WebSite Checkup


How can I check if my website has passed some important tests?

This information is presented in a WebSite Checkup section. You can check there the results of the following tests:

  • SSL Certificate – checks the presence of a Secure Socket Layer Certificate on a website. The information sent on the Internet is passed from the computer to the destination server. Any computer in between a user and a server is able to get usernames, passwords and such important details as, for instance, credit cards. SSL certificate encrypts all information, including sensitive one.

  • Valid certificate – checks the validity of an SSL certificate (if present).

  • Server signature test – checks whether your server returns its own version. If it does, the check is considered as not passed. A server signature is the public identity of a web server. It contains sensitive information that could be used to exploit a vulnerability. You should turn your server signature OFF to secure it and avoid disclosure of what versions of software you are running.

  • Have robots.txt – checks the presence of a robots.txt file on a website. Robots.txt is a standard that websites use to communicate with crawlers and robots. It informs the robot about which areas of the website it should or should not process or scan.

  • Have sitemap.xml – checks the presence of a sitemap.xml file on a website. A sitemap includes a list of pages on a website that is accessible to crawlers or users.

  • IP canonicalization test – normally, a server IP address should forward to a website domain via 301 (redirect). If there is a different response code the test is considered as not passed.

  • Trash page test – checks if non-existent URLs return 404 response code. If they don’t, the check is considered as not passed.

  • Directory browsing test – checks if the content of a website directory folders is available for viewing from a browser. In this case, the check is considered as not passed.


What should I do if my website hasn’t passed some test?

It depends on what kind of test it is. If you see the red cross next to a certain test name, you can hover your mouse on the icon and read the detailed information about required further actions.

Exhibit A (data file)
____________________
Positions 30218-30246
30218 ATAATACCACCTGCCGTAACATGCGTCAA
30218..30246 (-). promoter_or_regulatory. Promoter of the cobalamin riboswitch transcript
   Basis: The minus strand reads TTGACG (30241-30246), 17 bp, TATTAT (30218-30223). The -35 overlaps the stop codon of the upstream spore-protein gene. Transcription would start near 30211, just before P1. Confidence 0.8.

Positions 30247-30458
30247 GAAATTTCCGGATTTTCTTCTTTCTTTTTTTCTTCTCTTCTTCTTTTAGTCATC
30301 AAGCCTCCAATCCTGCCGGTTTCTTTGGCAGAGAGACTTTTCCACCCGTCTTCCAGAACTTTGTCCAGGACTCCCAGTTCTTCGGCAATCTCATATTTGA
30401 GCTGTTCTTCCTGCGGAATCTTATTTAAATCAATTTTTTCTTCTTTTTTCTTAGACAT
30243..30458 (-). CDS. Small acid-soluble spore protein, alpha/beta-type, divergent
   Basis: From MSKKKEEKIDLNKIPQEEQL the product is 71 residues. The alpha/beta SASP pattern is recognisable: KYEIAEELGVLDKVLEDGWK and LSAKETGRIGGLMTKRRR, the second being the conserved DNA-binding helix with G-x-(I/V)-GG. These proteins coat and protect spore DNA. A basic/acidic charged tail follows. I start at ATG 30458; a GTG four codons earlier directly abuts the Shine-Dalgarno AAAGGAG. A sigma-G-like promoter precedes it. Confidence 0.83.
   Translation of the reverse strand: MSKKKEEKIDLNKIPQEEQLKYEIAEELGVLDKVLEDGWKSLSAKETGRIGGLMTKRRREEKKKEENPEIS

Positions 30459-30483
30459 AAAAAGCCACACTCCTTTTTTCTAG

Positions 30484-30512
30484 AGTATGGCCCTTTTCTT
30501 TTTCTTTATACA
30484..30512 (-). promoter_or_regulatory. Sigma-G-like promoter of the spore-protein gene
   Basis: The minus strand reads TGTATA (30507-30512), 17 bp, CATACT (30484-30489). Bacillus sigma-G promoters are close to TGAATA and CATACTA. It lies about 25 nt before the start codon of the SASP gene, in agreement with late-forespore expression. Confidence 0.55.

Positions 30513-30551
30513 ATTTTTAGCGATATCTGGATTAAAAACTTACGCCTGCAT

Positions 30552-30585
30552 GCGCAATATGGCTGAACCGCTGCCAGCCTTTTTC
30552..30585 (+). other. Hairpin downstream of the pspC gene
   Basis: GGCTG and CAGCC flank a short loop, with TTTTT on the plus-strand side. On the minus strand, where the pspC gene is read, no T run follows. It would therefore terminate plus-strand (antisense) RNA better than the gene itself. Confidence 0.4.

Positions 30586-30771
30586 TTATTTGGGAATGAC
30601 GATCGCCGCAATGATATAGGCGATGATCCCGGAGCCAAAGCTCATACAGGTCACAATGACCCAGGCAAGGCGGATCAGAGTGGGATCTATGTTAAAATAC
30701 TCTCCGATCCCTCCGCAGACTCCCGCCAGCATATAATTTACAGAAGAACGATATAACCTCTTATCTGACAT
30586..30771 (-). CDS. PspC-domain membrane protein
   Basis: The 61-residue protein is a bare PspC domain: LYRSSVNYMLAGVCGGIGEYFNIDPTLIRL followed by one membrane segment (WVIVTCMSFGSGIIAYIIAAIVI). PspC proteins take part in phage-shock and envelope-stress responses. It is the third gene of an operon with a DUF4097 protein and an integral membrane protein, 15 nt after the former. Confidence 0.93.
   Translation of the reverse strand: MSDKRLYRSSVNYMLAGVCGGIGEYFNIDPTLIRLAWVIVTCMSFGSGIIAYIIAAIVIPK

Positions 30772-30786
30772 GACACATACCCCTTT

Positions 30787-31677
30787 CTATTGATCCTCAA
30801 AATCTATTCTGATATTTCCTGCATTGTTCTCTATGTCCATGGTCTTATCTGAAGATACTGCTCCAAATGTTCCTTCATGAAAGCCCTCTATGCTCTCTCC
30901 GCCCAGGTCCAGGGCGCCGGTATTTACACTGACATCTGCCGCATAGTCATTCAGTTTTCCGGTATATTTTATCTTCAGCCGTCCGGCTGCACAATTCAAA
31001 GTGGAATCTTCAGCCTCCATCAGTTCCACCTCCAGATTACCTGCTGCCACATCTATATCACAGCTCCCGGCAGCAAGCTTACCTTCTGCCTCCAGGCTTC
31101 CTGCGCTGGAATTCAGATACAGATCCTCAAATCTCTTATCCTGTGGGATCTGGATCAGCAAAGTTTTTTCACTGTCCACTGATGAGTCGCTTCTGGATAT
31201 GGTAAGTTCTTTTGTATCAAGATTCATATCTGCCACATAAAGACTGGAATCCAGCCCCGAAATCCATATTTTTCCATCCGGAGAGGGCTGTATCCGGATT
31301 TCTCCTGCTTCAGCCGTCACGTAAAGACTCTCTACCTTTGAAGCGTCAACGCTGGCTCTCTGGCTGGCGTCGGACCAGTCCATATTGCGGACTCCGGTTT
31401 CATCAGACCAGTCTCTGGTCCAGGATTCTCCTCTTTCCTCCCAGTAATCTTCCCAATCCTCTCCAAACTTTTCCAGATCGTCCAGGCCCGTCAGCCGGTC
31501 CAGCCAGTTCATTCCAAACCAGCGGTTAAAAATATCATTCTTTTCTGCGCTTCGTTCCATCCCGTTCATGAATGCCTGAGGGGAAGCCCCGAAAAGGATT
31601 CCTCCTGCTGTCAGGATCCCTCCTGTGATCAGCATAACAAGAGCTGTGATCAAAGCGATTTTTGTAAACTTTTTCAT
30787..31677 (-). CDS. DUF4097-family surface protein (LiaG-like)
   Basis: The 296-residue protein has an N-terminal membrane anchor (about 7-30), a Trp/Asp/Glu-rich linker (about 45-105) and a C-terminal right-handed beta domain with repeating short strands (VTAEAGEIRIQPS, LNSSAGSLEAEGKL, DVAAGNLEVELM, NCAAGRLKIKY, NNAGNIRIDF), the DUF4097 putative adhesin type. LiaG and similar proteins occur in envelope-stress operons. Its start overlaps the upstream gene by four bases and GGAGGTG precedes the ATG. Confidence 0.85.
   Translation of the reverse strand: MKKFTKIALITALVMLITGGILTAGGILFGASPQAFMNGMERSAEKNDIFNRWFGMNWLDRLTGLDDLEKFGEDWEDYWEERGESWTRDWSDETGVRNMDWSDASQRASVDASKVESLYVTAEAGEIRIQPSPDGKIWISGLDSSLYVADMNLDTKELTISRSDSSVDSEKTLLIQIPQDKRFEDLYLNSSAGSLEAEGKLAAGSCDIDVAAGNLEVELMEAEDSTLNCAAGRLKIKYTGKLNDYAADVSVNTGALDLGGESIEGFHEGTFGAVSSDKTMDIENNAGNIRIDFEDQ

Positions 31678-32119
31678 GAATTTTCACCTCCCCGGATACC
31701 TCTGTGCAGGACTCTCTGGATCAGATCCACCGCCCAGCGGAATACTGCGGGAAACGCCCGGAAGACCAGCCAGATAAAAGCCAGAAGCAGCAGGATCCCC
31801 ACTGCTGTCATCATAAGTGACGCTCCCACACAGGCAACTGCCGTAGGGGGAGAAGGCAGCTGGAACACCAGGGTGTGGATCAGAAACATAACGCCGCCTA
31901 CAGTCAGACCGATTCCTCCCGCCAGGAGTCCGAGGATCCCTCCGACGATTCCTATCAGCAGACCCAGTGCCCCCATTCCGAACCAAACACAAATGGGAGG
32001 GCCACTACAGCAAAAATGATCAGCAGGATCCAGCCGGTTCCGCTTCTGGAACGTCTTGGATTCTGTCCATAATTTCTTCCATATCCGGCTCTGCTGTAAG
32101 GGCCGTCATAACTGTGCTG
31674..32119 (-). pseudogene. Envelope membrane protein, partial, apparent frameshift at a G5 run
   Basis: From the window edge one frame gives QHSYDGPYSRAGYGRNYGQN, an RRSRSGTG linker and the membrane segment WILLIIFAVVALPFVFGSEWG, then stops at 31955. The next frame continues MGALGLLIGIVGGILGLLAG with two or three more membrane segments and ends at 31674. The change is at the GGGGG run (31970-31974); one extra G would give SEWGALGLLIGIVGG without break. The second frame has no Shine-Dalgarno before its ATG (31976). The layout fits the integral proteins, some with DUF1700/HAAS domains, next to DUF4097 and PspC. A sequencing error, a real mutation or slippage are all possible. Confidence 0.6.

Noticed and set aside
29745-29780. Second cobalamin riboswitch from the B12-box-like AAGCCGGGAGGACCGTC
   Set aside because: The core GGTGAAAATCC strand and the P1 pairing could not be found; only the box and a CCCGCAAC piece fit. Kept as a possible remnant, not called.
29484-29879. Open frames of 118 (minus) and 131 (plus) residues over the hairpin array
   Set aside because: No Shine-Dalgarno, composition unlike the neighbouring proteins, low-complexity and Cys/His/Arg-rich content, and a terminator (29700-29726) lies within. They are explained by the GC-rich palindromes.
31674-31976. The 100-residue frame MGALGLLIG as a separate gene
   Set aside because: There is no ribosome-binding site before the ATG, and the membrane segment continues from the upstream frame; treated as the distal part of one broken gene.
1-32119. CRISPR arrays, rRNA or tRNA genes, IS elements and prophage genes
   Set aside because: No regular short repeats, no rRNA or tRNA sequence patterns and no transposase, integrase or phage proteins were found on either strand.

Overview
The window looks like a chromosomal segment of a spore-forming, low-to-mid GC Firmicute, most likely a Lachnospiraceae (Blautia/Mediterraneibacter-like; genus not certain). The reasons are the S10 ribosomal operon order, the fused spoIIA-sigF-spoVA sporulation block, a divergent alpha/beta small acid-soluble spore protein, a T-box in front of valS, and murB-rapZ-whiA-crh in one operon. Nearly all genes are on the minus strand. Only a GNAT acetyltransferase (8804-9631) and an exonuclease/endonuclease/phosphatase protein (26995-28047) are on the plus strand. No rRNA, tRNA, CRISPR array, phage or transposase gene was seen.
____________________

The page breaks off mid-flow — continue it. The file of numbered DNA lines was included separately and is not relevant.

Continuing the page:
• SSL Certificate. These certificates are small data files that digitally bind a cryptographic key to an organization’s details. When installed on a web server, it activates the padlock and the https protocol (over port 443), and allows secure connections from a web server to a browser. Click loupe icon for details.

  • Valid certificate. Check if your SSL certificate is valid. It must be valid, otherwise, search engines and browsers may consider your site as unsafe one. This test checks your SSL certificate to make sure it is correctly installed, valid, trusted and doesn’t give any errors to any of your users.

  • Server signature test. Check if your server’s signature turned ON. A server signature is the public identity of your web server and contains sensitive information that could be used to exploit any known vulnerability, so it’s considered to be a good practice to turn it OFF if you don’t want to disclose what software versions you are running.

  • Have robots.txt. Check if your website uses a robots.txt file. Search engines send out tiny programs called spiders or robots to search your site and bring information back so that your pages can be indexed in the search results and found by web users. If there are file and directories you do not want to be indexed by search engines, you can use the “robots.txt” file to define where the robots should not go. These files are very simple text files that are placed in the root folder of your website:

  • Have sitemap.xml. This test will check if your website uses a “sitemap” file: sitemap.xml, sitemap.xml.gz or sitemapindex.xml. Sitemaps help webmasters to inform search engines about pages of their sites that are available for crawling. In its simplest form, a sitemap is an XML file that lists URLs for a site along with additional metadata about each URL (when it was last updated, how often it usually changes, and how important it is, relative to other URLs the site) so that search engines can more intelligently crawl a site.

  • IP canonicalization test. Test your site for potential IP canonicalization issues. Canonicalization describes how a site can use slightly different URLs for the same page (for example, if your site’s IP address and domain name display the same page but do not resolve to the same URL). If it happens, search engines are not sure which URL must be indexed.

  • Trash page test. Check if the nonexistent page on your website returns an HTTP status code 404. This will occur any time a server can’t find a matching page request. Webmasters often display a text 404 error but the response code is still a 200. In this case, search engine crawlers will be told that the page has been rendered correctly and the webpage will get erroneously indexed.

  • Directory browsing test. Check if your website allows directory browsing. If directory browsing is disabled, visitors will not be able to browse your directory by having direct access to the directory (if there is no index.html file). This will protect your files from being exposed to the public. Apache web server allows directory browsing by default. Disabling directory browsing is generally a good idea from a security standpoint.

Last updated byrankactive
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